In the game, players can perform actions such as dancing, spiking the ball and taunting. Some of these moves can be risky, though. Showboating while dashing into the other team’s end zone leaves the runner vulnerable to a sack.
Hamlin collapsed after being hit in the chest while playing against the Cincinnati Bengals. Medics performed CPR on the field before Hamlin was rushed to the hospital, where he was declared to be in critical condition. He was met with an outpouring of support from fellow athletes and politicians, including Ohio governor Mike DeWine.
“Fran and I offer our prayers for Damar Hamlin,” wrote DeWine on Twitter. “We join everyone in Cincinnati and across this country in praying for this young athlete.”
Hamlin’s condition improved enough to be transferred from the University of Cincinnati Medical Center this week and admitted into Buffalo General Medical Center. On Jan. 11, the Buffalo Bills announced that Hamlin has been discharged and sent home.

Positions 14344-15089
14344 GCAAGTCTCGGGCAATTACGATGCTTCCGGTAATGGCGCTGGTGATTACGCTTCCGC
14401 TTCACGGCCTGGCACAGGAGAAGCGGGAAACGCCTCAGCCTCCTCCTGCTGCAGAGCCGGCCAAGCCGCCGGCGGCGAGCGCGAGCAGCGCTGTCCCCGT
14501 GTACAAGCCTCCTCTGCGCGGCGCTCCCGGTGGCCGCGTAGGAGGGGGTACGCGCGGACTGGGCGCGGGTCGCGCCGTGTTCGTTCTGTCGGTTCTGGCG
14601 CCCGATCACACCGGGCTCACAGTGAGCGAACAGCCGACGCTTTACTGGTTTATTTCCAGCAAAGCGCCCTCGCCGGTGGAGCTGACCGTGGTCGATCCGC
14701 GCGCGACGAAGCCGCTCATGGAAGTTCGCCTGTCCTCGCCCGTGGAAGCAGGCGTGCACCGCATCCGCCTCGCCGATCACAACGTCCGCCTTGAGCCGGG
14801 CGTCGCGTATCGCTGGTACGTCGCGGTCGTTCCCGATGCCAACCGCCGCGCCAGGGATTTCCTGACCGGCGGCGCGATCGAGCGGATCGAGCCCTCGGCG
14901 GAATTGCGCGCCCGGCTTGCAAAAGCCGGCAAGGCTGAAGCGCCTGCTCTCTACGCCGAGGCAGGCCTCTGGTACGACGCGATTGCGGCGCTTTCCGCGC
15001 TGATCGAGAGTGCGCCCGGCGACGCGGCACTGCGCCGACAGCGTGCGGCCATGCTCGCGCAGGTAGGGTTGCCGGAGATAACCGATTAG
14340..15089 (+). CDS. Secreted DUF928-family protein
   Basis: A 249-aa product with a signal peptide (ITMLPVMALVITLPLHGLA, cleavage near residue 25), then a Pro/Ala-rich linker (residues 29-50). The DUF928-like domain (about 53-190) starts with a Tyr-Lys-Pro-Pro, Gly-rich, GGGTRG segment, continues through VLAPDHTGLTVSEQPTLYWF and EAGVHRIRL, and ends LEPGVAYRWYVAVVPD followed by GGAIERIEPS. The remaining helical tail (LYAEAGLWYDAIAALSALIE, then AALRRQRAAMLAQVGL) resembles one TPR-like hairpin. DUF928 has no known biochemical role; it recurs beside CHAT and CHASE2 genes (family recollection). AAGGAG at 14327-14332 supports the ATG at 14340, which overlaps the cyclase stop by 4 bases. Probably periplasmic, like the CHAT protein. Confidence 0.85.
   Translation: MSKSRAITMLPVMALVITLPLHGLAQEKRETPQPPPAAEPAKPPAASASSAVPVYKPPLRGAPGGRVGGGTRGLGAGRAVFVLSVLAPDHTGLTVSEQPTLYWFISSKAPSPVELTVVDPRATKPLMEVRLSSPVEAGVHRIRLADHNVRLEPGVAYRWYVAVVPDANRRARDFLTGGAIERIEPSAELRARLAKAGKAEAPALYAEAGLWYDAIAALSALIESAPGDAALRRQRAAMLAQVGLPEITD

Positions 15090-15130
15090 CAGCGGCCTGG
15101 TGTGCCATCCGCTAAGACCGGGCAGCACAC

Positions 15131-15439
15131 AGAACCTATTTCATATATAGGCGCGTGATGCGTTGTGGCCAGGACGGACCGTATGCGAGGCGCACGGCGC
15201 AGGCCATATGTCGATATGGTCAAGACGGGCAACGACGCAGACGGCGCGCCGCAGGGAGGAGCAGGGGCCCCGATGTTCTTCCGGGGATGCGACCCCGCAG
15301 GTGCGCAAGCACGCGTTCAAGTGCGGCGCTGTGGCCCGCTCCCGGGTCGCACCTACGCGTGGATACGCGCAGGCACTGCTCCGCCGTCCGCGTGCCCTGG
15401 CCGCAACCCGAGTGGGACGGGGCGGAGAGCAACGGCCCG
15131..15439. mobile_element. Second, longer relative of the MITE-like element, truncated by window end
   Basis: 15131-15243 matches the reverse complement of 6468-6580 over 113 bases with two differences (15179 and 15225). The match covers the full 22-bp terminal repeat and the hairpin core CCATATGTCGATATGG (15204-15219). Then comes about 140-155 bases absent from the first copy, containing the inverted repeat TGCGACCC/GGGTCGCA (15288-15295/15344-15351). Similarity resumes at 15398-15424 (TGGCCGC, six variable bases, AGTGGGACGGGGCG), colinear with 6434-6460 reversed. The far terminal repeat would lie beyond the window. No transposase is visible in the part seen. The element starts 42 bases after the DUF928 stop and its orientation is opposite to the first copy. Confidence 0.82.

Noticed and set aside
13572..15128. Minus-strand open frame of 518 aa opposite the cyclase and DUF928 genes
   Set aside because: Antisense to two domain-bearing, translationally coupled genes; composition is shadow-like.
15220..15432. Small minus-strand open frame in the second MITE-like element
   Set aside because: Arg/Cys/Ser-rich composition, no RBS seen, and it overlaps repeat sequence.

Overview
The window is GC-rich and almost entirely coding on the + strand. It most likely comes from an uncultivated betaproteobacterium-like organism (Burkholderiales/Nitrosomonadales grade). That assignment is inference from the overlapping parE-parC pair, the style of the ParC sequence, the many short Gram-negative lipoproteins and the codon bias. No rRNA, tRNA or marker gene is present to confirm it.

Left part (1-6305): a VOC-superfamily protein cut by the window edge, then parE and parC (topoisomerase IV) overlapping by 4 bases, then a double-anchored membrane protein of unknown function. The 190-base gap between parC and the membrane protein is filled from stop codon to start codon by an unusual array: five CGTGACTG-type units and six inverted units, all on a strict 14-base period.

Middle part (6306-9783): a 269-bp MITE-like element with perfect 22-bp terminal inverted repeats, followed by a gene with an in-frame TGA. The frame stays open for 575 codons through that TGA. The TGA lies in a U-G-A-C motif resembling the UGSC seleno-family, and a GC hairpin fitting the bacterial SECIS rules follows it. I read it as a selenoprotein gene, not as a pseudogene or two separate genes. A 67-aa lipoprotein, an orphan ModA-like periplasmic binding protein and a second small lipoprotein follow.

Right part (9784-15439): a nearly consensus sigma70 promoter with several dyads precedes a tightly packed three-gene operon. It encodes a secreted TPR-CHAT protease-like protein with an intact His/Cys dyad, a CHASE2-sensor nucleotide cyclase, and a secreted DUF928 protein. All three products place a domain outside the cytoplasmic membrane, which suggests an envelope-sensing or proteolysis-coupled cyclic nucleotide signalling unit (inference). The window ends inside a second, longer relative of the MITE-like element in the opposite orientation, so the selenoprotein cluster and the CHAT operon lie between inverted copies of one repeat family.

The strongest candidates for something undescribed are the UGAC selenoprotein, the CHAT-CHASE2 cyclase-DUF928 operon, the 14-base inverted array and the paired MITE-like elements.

Touchdown celebrations have been a long-running but contentious tradition in the NFL. They can range from simple cheers and high fives to choreographed group dance routines. While these celebrations are widely enjoyed by fans, the league has frowned upon what it terms as “excessive celebration,” which are celebrations deemed unsportsmanlike and rude.
Acting out CPR has been a common touchdown celebration in the NFL for years, with players feigning heart-stopping excitement. On Sunday, the Pittsburgh Steelers were criticized for mimicking CPR during a celebration in a game against the Cleveland Browns. Steelers linebacker Alex Highsmith said the celebration was not intended to be a reference to Hamlin.